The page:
Also, out after the close yesterday was the monthly grain crushing report, which showed corn used for ethanol in May totaled 453.680 mil bu’s; this was up 7.4% from April, and up 3.3% from May 2023. Total corn used in the month at 507.961 mil bu’s was similarly up 7.7% from April, and up 3.0% from May 2023.

The USDA ag attach√© in Brazil lowered their estimate of the 2023/24 soybean crop in the country to 150 mmt’s, citing recent floods in the far South, as well as lower yields across several other states. They also lowered their export forecast to 94 mmt’s, and increased their crush estimate to 55.1 mmt’s. The planted area was increased to 45.8 mil ha’s.

Same group sees 2024/25 soybean production in Brazil totaling 160 mmt’s on 46.3 million hectares of planted area. The big question for next year is whether planted area continues to expand.

Crude oil prices continue to work higher as tensions again increase in the Middle East, and Hurricane Beryl looks to cause destruction in the Caribbean. Beryl is, by date, the earliest ever category 5 storm in the area.

Economists see a further tightening of the US job market being illustrated in this morning’s JOLT’s labor market report, with 7.9 mil job openings expected. Other market happenings Tuesday includes a speech from Fed Chair Jerome Powell.

Rainfall on Monday was again confined to the North and Northwestern Corn Belt, where areas of Eastern NE/Western IA received 1-4″, with some locally heavier amounts. Surrounding states of KS, MO, MN, WI, and the Dakota’s also received anywhere from trace amounts to up to 2″.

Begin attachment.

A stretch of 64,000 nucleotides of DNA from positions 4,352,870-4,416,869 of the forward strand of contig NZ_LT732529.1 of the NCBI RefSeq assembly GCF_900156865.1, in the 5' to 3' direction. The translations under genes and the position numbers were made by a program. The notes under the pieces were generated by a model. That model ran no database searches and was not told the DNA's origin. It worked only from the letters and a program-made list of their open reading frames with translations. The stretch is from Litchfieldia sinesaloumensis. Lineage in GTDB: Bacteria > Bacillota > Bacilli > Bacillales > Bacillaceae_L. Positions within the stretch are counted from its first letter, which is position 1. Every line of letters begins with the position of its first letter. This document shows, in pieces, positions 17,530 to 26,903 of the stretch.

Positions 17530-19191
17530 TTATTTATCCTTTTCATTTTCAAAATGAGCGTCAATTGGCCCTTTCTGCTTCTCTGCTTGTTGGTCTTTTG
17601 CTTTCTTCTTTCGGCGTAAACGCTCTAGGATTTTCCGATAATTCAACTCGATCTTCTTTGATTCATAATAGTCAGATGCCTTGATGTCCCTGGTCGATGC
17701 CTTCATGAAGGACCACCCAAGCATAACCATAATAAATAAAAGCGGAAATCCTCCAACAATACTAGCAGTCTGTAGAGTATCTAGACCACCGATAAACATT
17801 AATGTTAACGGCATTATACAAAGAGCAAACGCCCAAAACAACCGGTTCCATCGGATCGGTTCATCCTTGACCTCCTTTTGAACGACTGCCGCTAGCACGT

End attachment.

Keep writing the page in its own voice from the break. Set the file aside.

Forecast continues to show a mostly cooler/drier bias for the Ohio river valley and the Eastern Corn Belt, while the West remains stuck in the same active pattern through the end of the week. All three of the GFS, the EU, and the CPC models are in good agreement on moisture for the next week.

Week-two forecasts continue to trend drier in the West/Northwest and wetter in the Southeast, as Western US high pressure ridging again returns. Long range forecasts see this ridge progressing back to the East by the middle/end of July, which is the only real area of concern in the current forecast.

Temps are seen slightly warmer in the East today and tomorrow compared to the past few days, before a cold front again brings more mild air in by late week. Most of the Corn Belt sees high temps no more than the mid 80’s into the first part of next week, while night-time lows continue to get into the 60’s.

The only update internationally is that the EU model 10-day precipitation forecast has again trended wetter overnight for the Eastern Black Sea Region, which is raising confidence in its solution. No changes for China or South America from yesterday’s runs.

As a reminder, there will be no markets on Thursday for the July 4th Independence Day holiday. There will also be no overnight markets tomorrow night (Wednesday) or Thursday night, with trade resuming for the day session at 8:30am central time Friday morning. Friday’s close is at the normal 1:20 pm central time.

Have a great day.